Other businesses which have signed up to participate on May 13 are First Hawaiian Bank, Macy's, Kaiser Permanente clinics, TS Restaurants, Maui Electric, Maui County employees, Upcountry Dental Office, Christ the King School, Araki-Regan & Associates LLC, Maui County FCU, Maui Ocean Center, Ronald M Fukumoto Engineering Inc, Carlsmith Ball LLP, Old Republic Title & Escrow of Hawaii, Lahaina CrossFit, and Maui Boy Scouts.

Carden Academy's 118 students conducted a similar effort in March, when students raised more than $1,000 in one day.

The organization on Maui that generates the most donations per employee, student or member will be recognized by Mayor Alan Arakawa at the Maui Matsuri festival May 14 at the University of Hawaii Maui College.

It's not too late to participate! For more information, visit

Tuesday, May 10, 2011

Gluten Freedom: Lemon Shortbread

Lemon Shortbread
1 package Bob’s Red Mill Shorbread cookie mix
1 ½ sticks (3/4 Cup) unsalted butter cut into 8 pieces
1 large egg yolk
1 Tbsp lemon zest
2 Tbsp water

Preheat oven to 375
In a large bowl, beat butter until smooth. Beat in egg yolk, then water. Add lemon zest.
Slowly stir in baking mix, starting with ½ Cup. Then add the remainder in 2 parts.
Dough will look dry and crumbly. Gather dough in a ball and massage until smooth.
Divide dough in half and wrap in plastic wrap.
Place remaining dough wax or parchment paper and top with plastic wrap.
Roll to ¼ inch thickness, cut into 2 inch rounds with cookie cutter.
Place one inch apart on baking sheet.
Reroll scraps of dough, cut again to make 18 cookies.
Bake on middle rack of oven for 12-15 minutes or until cookies just start to brown around edges.
Cool cookies on wire rack for 10 minutes, then remove from baking sheet to cool completely.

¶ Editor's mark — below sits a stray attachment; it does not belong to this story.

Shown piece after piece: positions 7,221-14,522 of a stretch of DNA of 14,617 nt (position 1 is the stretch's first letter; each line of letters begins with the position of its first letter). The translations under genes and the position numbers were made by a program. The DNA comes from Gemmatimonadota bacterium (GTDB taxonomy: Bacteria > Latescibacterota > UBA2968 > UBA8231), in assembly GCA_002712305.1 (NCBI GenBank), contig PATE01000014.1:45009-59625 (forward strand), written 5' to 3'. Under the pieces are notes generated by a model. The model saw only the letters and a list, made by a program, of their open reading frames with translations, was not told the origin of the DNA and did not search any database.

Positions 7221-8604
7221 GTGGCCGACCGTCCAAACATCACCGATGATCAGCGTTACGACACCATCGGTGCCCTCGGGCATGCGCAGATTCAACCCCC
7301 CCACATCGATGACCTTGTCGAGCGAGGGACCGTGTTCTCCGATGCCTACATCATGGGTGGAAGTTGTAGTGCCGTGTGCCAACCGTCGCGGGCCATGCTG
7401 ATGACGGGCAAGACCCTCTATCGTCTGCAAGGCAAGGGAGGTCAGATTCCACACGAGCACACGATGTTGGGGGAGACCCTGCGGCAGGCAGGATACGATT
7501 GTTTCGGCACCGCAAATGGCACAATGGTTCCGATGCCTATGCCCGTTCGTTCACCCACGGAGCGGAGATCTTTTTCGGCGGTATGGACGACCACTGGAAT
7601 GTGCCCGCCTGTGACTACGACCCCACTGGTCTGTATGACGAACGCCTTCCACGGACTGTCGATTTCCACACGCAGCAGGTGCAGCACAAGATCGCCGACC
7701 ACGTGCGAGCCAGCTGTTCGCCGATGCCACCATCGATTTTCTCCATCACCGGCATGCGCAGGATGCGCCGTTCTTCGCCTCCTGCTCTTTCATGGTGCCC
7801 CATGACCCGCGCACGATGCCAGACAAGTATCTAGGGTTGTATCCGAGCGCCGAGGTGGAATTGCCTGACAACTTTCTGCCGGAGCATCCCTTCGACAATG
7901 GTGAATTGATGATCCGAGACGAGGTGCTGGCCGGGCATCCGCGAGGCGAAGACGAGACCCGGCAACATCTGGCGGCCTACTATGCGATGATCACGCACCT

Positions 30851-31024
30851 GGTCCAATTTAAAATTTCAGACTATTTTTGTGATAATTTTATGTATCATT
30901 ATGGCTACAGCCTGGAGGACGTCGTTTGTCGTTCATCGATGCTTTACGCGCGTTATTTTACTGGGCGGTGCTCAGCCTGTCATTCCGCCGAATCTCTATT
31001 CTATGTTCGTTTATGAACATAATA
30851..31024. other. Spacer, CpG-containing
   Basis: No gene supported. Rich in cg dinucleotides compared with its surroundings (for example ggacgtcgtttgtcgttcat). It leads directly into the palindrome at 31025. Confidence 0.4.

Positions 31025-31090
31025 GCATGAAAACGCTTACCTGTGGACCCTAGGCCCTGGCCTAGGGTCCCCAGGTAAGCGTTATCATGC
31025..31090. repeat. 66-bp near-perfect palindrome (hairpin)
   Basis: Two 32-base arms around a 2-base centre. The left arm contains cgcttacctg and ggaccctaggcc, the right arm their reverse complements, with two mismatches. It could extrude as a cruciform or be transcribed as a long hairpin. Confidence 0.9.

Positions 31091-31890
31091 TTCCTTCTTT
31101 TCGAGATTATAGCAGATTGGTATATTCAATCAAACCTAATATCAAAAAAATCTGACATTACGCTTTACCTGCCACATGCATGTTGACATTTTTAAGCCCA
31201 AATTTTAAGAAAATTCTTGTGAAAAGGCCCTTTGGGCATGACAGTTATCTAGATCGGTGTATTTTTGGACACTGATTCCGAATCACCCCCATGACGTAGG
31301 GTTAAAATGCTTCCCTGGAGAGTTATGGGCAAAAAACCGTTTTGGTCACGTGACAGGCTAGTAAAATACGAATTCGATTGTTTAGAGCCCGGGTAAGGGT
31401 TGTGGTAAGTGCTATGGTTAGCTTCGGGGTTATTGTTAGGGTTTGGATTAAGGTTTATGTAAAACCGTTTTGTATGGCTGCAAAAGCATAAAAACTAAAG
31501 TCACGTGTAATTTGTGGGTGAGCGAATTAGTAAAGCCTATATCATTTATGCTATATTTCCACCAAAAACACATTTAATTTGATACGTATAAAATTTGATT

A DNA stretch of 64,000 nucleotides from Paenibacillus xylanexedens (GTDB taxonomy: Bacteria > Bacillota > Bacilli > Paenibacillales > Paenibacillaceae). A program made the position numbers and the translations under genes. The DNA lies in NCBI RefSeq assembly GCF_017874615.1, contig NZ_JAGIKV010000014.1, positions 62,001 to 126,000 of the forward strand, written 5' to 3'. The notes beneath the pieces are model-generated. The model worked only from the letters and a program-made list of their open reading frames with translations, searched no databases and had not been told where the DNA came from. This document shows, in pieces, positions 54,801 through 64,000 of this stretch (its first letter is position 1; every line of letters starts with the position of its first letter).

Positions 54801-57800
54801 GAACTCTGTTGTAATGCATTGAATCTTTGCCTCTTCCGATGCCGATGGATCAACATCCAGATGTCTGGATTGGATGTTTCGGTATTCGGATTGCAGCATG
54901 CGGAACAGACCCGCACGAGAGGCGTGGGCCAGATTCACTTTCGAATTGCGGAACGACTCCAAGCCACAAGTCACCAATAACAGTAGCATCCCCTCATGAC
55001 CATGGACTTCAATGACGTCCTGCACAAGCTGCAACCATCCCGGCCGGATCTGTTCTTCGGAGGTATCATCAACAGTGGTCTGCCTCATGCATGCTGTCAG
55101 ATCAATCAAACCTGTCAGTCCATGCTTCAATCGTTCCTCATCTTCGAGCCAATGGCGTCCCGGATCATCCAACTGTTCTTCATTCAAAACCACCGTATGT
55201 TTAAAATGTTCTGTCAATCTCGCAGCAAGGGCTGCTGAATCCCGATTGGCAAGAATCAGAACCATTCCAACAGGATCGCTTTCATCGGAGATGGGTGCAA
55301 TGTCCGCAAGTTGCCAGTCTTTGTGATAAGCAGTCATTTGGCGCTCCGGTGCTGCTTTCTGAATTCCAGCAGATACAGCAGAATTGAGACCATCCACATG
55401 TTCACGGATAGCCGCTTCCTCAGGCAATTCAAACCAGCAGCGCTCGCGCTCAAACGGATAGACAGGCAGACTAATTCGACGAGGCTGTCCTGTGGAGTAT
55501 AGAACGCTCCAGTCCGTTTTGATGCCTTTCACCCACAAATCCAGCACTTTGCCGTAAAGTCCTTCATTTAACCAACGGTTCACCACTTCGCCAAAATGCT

Repeat with remaining dough.

Monday, May 2, 2011

Think Local: Evonuk Farm tour

At Evonuk Farms a local fresh fruit, veggie, and herb producer they have been supplying their island fresh produce for over twenty years, Walter Evonuk and his wife are taking over the reigns from his father Ed Evonuk. They are producing the largest local selection of herbs and spices on the island.

Their farm has a huge Photovoltaic Array which helps to power all the buildings and refrigeration on the farm. They also raise bananas, pomegranates, avocados, citrus, Sapotes, and other fruits to compliment their veggies like lettuce, eggplant, beans and radishes.

Sunday, May 1, 2011

Think Local: Wahkimba's Farm tour

A little higher in Haiku we stopped in to visit Wahkimbas Farms where most everything is done by hand, He saves all his own seeds (a very tedious and time consuming process). His main tools are a pitch fork and a machete. His Rasta Salad mix has a big following and each leaf is hand cut with scisors and selected to go into the very special mix which is different every time and not dominated by lettuce like most mix. Wahkimba has a knack for producing high quality delicious produce. His two acres are extremely diverse growing sugar cane, bananas, taro, sweet potatoes, yacon, cassava, radish, daikon, herbs, greens, corn, peanuts, poha berries, carrots, and many others all hand done with very low inputs he makes his own compost fertilizer a more traditional sustainable approach to farming than the over mechanized standard that relies heavily on imported fertilizer and seeds.